[0:04:26] David Glick: Yeah, I mean, if you think about there’s a big buzzword of supply chain visibility this year, which is, you know, which. It means lots of things to different people, but knowing where your inventory is important. And if you think of, um, you know the world in 10 years, where Amazon is the supply chain of the world and every product that has a barcode on it comes out of out of a manufacturing facility in China. It gets received into Amazon supply chain network, whatever that exactly means, and it doesn’t necessarily mean own fulfillment centers. It doesn’t necessarily mean Amazon’s trucks, but, you know, writ large, the supply chain network and Amazon or you know, anyone else, I guess, could have visibility that every piece of inventory that has a barcode on it in the world, Um, and that’s good for good for Amazon, Good for the merchant. But most of all, it’s good for customers because you can have that Visibility translates availability for customers

[0:05:23] George Reid: on Maura. Accurate information on one exactly an item might be back in stock again, rather than just a guesstimate, which seems to be the case nowadays. But you’re making a big kind of call there in 10 years time. You say Amazon is a supply chain of the whole world like, are we removing the lights of FedEx and USPS and going Amazon is dominating a lot mawr of that and have their fingers in all of the pies in the supply chain, um, marketplace, I guess.

[0:05:56] David Glick: Well, you know, certainly. If you think about the last mile on you talk about UPS and FedEx and the Postal Service and Royal Mail. Um, if you look at the number of packages Amazon’s going to deliver or did deliver in 2020 and you look at the number of packages that USPS and the postal Excuse me UPS Postal Service FedEx delivers, You know they’re less than order magnitude away, and Amazon is growing at 20% per year. And these other guys they’re growing at 3 to 6% per year on DSO in the Internet grows a 2020 25% per year. So you know, if you just do the math, you know the macroeconomic math of how many packages there each of these companies delivering this year next year, all the way through 2030. It’s very clear that Amazon is going to dwarf all the rest of these Amazon logistics will dwarf the rest of these in the next few years

[0:06:50] George Reid: on touching upon that them with with Amazon logistics, particularly the UK How do you see that? Developing further in terms of do you see any new technology? Do you see any new ways of doing things? What? What do you think we can expect to see in the next five years?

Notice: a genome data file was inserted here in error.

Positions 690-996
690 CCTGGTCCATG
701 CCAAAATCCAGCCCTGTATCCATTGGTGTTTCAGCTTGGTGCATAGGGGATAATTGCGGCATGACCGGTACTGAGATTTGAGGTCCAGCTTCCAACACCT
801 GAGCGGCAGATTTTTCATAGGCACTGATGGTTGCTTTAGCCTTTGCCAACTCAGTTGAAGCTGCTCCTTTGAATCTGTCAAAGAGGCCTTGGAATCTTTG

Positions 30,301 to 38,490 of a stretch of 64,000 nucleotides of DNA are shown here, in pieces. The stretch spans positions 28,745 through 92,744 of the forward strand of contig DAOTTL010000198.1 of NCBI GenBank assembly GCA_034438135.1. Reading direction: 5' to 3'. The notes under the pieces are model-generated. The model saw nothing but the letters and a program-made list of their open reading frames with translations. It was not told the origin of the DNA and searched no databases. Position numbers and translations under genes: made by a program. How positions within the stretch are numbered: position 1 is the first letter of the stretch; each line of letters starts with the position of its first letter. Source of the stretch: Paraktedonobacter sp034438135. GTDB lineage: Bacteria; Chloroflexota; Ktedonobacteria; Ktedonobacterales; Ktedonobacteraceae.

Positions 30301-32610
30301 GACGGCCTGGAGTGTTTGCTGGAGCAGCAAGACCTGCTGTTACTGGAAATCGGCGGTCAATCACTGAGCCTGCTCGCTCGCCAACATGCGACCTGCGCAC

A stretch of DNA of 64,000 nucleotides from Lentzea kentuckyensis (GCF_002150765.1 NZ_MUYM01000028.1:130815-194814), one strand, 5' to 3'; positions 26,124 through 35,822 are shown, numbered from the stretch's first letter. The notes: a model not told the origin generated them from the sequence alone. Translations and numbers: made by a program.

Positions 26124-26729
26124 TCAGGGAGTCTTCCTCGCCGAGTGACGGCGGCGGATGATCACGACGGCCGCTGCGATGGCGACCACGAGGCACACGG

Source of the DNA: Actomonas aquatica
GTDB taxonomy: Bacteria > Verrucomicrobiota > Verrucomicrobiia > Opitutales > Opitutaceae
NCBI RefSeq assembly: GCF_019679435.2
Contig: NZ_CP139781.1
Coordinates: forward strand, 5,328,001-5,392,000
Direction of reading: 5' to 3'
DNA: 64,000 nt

[0:07:08] David Glick: Um, yeah, We built a lot of technology, and they continue to have, you know, hundreds of engineers if that thousands of engineers working on, you know, both optimizing the routing, optimizing the driver app and so on those air marginal changes. Uh, you know, transportation is a very simple thing, right? You have to pick up back in somewhere. You have toe, get his dense around, it’s possible, and you have toe, you know, deliver the package. And the key to that is things like the cost of the cost of delivery is all about the cost of driving, right? It doesn’t take you very long to get out of your truck, walk up to the doorstep, ring the doorbell and leave a package. The cost is in the drive. The time between those stops because you don’t get paid, you get paid for the stops. You don’t get paid for the driving on DSO if you can shorten the drive time just like they’ve shortened the pick time with Kiva robots in the warehouses. But if you can shorten the drive time, uh, you’re going toe your economics get way better, and in order to shorten the drive time, you need more density. And so, if you want to know one thing about transportation, you want to remember one thing about transportation is density, and then the second thing is density. And the third thing is density come. And so that’s why it makes total sense for Amazon to start picking up the merchants packages and start picking up people who are not associate with Amazon’s practice and become a really carrier. You know, there are ideas about, um, you know, autonomous vehicles comes up all the time. Uh, the, you know, in the middle Mile, meaning driving full truckloads from from the manufacturer from the port to the warehouse, from the warehouse to the sort center. Um, you know those air very likely to be turned into auto autonomous routes, right? You get on the highway. Is that the M one or what’s the Beltway around London? Yeah, yeah, yeah, yeah, And it’s Ah and like the lines air well, well marked and, you know, autonomous truck and drive on that. It’s a much harder problem to drive in the city. On DSO, you’d expect the first autonomy to come out with the autonomous trucks. Um, and then, you know, even if you could get autonomous driving, you know, I drive a Tesla and it’s pretty good, like that’s not level five autonomy, But it’s definitely easier to drive that than to drive a you know, a non autopilot car. Eso it lowers the stress level, but even if you do that you have autonomous cars running around the city. You still have to do what we call the last 100 ft, which is who’s going to get the package from the truck to the door or from the car to the door? And you know there’s various ways to skin that cat. One is the, you know, one is to have a little R two D two robot that you think of an aircraft carrier model where you drive a bunch of these R two d two robots out, and you have an arm that sets them down on the street and they make their way to your doorstep. Drop off the package and the meat. The meet the aircraft carrier back on the street. Another way is to have called client side robotics. Or you would have your own robot at your house and it would know you would know how to go out onto your porch down your driveway and meat the meat, the car at the street as opposed to having a robot, which has to figure out the path from the street to your doorstep on, you know, a million different doorsteps. You have a robot that figures out the path to the street to the doorstep just for yours, and that’s your own personal robot. And it could be any, you know. It could be in any package delivery on the street.